When Kevin Nash returned to WWE, it was on one of the company’s biggest shows, the Royal Rumble pay-per-view. Since then, the former champion hasn’t had a televised match, leading many fans to speculate that he is no longer with the company. In actuality, though, Nash has a much simpler explanation: “That’s not what I signed to do.”
Instead, Nash is playing a more behind-the-scenes role in the developmental area. It’s an opportunity that he thinks is a good fit for him, as he told SLAM! Wrestling during an appearance at the recent CWI show in Brantford, Ontario.
“I think it’s a good fit, helping out young talent, especially right now. The only people that can help out young talent are people who have experience.”
Never known for his technical prowess, it may seem counter-intuitive for Nash to be training younger athletes who can undoubtedly perform moves that he has never even attempted. Nash is quick to point out, however, that there is a lot more to the sport than only doing moves. And it is precisely those other aspects that are in the most need of teaching.
“It’s true that (the older generation) can’t give them that much in terms of showing them (moves), but we can give them psychology — how to put a match together, how to tell a story. One of the biggest problems this business has had, is that the people who have taught wrestling have always been ‘mechanics’, but they’ve never been the guys who’ve drawn money. You need guys that have drawn money to teach guys how to draw money.”
“There’s a different process to be an opening card guy to being a main event guy,” he elaborated. “There’s a specific way a main event guy works. Those are the things that I think I can bring to the new generation of guys.”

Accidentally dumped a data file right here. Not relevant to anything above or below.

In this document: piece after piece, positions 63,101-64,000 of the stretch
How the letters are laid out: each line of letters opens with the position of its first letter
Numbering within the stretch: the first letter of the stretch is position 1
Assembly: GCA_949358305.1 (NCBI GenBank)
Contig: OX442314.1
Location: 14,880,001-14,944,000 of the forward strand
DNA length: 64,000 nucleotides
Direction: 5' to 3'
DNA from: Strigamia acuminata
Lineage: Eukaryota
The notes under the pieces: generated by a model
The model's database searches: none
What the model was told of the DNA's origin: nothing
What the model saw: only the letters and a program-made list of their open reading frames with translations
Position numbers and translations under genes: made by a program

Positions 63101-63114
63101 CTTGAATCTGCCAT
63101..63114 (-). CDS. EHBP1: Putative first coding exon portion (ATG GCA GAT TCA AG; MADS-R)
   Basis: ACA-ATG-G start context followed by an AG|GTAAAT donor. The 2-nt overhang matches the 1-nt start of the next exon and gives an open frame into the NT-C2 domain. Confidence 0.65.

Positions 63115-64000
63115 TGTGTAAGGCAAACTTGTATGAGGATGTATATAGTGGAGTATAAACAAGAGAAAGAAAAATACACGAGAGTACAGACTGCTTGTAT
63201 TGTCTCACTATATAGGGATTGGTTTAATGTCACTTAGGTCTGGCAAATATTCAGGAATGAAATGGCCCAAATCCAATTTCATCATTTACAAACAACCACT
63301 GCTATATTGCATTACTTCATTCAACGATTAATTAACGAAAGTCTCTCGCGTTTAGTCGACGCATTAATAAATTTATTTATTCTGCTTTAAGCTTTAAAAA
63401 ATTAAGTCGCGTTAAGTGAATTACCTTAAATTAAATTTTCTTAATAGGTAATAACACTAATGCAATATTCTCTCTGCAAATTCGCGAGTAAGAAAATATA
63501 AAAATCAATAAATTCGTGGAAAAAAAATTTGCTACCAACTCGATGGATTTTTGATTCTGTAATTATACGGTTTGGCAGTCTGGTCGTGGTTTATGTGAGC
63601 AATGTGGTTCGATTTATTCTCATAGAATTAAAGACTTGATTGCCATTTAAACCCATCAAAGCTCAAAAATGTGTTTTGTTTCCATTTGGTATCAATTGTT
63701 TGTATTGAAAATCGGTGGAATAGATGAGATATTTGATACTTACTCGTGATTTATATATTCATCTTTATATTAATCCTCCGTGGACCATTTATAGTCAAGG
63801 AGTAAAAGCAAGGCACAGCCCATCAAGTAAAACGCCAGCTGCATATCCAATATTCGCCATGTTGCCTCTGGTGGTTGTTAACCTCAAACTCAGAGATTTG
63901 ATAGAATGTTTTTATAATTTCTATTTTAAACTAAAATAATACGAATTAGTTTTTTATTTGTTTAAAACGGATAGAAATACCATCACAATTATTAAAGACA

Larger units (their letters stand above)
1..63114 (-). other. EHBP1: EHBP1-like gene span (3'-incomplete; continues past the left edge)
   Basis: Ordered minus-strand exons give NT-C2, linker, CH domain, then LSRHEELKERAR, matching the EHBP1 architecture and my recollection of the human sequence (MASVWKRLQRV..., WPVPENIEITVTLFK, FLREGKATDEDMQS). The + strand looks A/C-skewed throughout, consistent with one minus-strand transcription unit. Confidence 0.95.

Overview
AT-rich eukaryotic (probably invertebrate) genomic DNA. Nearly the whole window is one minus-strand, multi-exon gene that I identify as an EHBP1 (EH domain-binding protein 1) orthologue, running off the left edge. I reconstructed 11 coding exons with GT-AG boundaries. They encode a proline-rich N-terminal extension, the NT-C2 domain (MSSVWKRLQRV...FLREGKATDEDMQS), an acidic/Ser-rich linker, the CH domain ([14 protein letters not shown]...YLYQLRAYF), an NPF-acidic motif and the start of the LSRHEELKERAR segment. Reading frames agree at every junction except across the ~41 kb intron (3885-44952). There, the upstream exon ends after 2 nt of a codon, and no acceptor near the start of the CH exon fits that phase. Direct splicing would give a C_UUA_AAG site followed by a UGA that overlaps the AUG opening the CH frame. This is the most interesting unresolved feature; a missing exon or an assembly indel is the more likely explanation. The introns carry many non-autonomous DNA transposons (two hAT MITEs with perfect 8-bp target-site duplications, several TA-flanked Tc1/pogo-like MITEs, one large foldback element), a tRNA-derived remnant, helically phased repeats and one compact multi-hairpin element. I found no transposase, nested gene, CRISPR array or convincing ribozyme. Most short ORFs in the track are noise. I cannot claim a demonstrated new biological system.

In terms of main-eventing, Nash certainly has the pedigree, having done exactly that during his initial WWE run and during WCW’s heyday in the mid-to-late ’90s. He believes a lot of factors contributed to his success.
“I don’t think there’s a lot of people on the planet that have my size, my build, my face. Most giants aren’t exactly handsome and can call themselves ‘Big Sexy’. I’ve been blessed with a different package than most big guys. I was more mobile than most — even when I was beat up and torn up. And I had a good sense of humour. And, like anything else, the stars have to kind of line up. I was blessed that things worked out for me.”
He’s also fortunate, he says, that he now has the time to enjoy his life outside of the ring. It’s given him a chance to refresh, relax and spend time with his family, something that he never got a chance to do as much of when he was working full-time.
“(Being away from home) hasn’t been as bad for the last five years — and certainly now. I worked WrestleMania weekend, and then I didn’t work for the rest of April, I took it off and stayed at home. My son had spring break, so we had a chance to just chill. I can kind of choose when I work and when I don’t now. I’m not under anybody’s thumb in that respect.”
“I get to enjoy a day like today (at the CWI show), when I get to go out and see some of my friends. I haven’t seen Hulk since I left TNA. I had dinner last night with Ted DiBiase. So, I get to see old friends that I haven’t seen in years, so that’s always nice. It’s a special fraternity, especially guys in the 20-plus years group. There’s not a lot of us left.”
Bob Kapur is like the “Danny DeVito twin” to Kevin Nash. He can be e-mailed at firstname.lastname@example.org.